Tuesday, November 17, 2015

The Things Worth Kissing

Dear Ellie,

The pictures up above are very blurry, but I think they represents your life at the moment.  It's hard to capture you smiling in a photo now not because you don't smile often, but because when you are smiling, you are also simultaneously racing around the house at break neck speed or spinning in circles or throwing a ball or doing some other activity which in no way requires the speed or force with which you engage in it.   It's as though you think that there is so much to do in life right now that it is necessary to do it all in fast forward.

You have an undeniable love of life, and a willingness to show your love for all things in the world.  When you are intrigued with some object or item, you don't just gaze at it with interest.  You kiss it.  Yes, the people in your life and your favorite toys gets kisses, but so too do the insects on the windows, little children in pictures, employees in the grocery store that you've come to know, cell phones, flowers, Mickey Mouse, computers, fruit that comes directly off of a tree, and so much more.  At one point, you even discovered a hot pile of cat vomit under the table and--- since it was new and fascinating--- you blew it a kiss. It's as though you feel you must reciprocate to every little thing that tickles your mind with curiosity.

This is the case with numbers, as well.  Whenever you see the numbers 1 through 14 in the store or on a screen or on the side of a box, your finger shoots out, you smile and giggle, then lean in to give it a kiss.  You have a favorite book for each person in the house, and your favorite book with me is "Numbers on the Farm."  It's a rather hefty book that you still have trouble lifting, but no matter where it is you ferret it out and then drag it across the room to where I'm sitting, then say "Daa Doo."

Which brings me to your nascent speech.  You are advancing quite well in most areas, but because of your history with eating issues (which is still present, but not as harsh as before), its taken a toll on your ability to speak as well.  You have a raspy little voice, as though you've gotten a head start on the bad habit of smoking.  The assumption is that your prolonged encounter with the endo-tracheal tube in the NICU permanently re-shaped the structure of your esophagus.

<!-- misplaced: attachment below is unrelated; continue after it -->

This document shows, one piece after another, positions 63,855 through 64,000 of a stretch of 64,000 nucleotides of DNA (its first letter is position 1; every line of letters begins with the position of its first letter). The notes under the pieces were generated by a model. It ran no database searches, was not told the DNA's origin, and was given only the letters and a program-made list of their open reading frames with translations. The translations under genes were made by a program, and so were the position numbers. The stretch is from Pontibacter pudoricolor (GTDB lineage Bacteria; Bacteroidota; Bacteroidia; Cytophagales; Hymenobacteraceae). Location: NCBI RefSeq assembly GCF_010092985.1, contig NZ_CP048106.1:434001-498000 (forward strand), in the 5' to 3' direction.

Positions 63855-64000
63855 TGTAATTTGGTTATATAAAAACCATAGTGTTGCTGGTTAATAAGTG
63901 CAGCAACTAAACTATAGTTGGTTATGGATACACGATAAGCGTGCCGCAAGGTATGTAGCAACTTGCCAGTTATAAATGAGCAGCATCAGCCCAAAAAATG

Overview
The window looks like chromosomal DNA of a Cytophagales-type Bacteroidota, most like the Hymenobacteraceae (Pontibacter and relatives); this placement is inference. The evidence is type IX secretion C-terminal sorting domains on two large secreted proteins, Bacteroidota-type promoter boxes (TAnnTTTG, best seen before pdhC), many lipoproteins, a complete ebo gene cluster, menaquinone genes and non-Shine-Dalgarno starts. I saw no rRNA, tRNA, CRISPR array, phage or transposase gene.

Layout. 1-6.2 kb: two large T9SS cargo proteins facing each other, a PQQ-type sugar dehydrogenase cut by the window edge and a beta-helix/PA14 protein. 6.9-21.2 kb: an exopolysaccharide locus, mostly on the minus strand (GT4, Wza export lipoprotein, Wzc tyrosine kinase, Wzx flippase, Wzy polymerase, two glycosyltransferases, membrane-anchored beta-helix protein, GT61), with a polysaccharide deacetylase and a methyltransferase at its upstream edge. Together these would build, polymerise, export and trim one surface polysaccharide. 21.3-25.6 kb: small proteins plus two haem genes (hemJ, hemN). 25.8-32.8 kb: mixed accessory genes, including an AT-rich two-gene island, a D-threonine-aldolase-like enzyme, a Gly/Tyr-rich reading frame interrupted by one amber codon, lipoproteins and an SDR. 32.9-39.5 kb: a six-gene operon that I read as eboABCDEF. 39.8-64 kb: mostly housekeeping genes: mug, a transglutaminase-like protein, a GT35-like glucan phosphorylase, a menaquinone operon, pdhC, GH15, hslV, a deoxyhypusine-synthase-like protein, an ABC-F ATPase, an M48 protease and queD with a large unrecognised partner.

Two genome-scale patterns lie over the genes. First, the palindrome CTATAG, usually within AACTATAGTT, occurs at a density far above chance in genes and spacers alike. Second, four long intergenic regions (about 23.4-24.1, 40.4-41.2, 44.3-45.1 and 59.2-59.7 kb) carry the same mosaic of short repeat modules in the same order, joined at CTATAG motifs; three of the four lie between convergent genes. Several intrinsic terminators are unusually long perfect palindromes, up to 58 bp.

But while this impediment slows you down a bit, it certainly hasn't stopped you from trying to speak.  You have a number of words, but they are mostly just words you invented yourself.  Like the word I mentioned before: "Daa Doo."  It can mean a variety of things, all of which revolve around your desire for something which someone else must provide for you.  It can mean "I want you to read that to me" or "I want that food" or "take me to the cat" or "lift me up so I can spin the fan."  You also add emphasis depending on how much or how desperately you want something.  If you want to gently pet the cat, you'll say softly "Daa Doo."  If you are adamant that I read a book for you, you say: "Daaaaaa Doooooo."  If you are desperate for something, you'll say it in quick succession... like when I gave you some spicy food for the first time.  You seemed to like it, but then immediately pointed at your water bottle and said: "Da do, da do, da do, da do!"

Once you've gotten the thing that you want but wish to express your desire for more of it, you switch to "Copaaw."  You've learned a few other words, too.  "Up" for when you want to go up, "please" for when you want something that you shouldn't have, maa maa for your mother, naa naa for your grandmother, etc.  Daa daa used to be your word for me, but because you only have a limited vocabulary, you re-appropriated the word "daa daa" to something more important... in this case, the coffee maker.  But don't worry.  My feelings aren't hurt.  Given your early aptitude for numbers, your love of computers, and your fascination with coffee, I think its pretty obvious that you are shaping up to be a computer programmer.  

I can confidently say, though, that you will not be a basketball player... you are a tiny kid, even by preemie standards.  It's an easy thing to go unnoticed until I see you next to other toddlers your age.  That's turning out to be in stark contrast to your sister, though.  Your mother is still hanging in there at 35 weeks of pregnancy, and already your sister is inching past 6 pounds by the doctor's estimates.  There are still a few irregularities with your mother's pregnancy, but its now thought that the stitches sown through her cervix may have been unnecessary... which means the cause of your premature birth is perhaps as yet unknown.  Which means your sister could come today or tomorrow or on her due date.

I'm still wondering how you'll react to having a little sister, but my suspicion is that it'll work out just fine.  After all, your mother's mother's pregnant belly is another thing that you enthusiastically kiss.

You, trying to be classy

A picture of Minnie Mouse.  Not sure where you are...

You and Annie

You and Darth Vadar


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  2. I need a kiss from Ellie too. So nice to see her grow up beautifully and happily, she is such an inspiration . Lots of love to her and for the one in the belly.

    1. :-) Will send an Ellie kiss your way!

    2. Thanks ! Got it, made my day :)

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  4. So awesome to see how well Ellie is doing! Winona was/is tiny too. 24 lbs at 3 years old. She's always been at least a head shorter than Daniel, who is the same age. The girls are alive, thriving, bristling with action.
    Also happy to hear Sister is hanging in there and progressing nicely. Look forward to hearing that news, and Ellie's reactions to the baby. Hugs to all of you!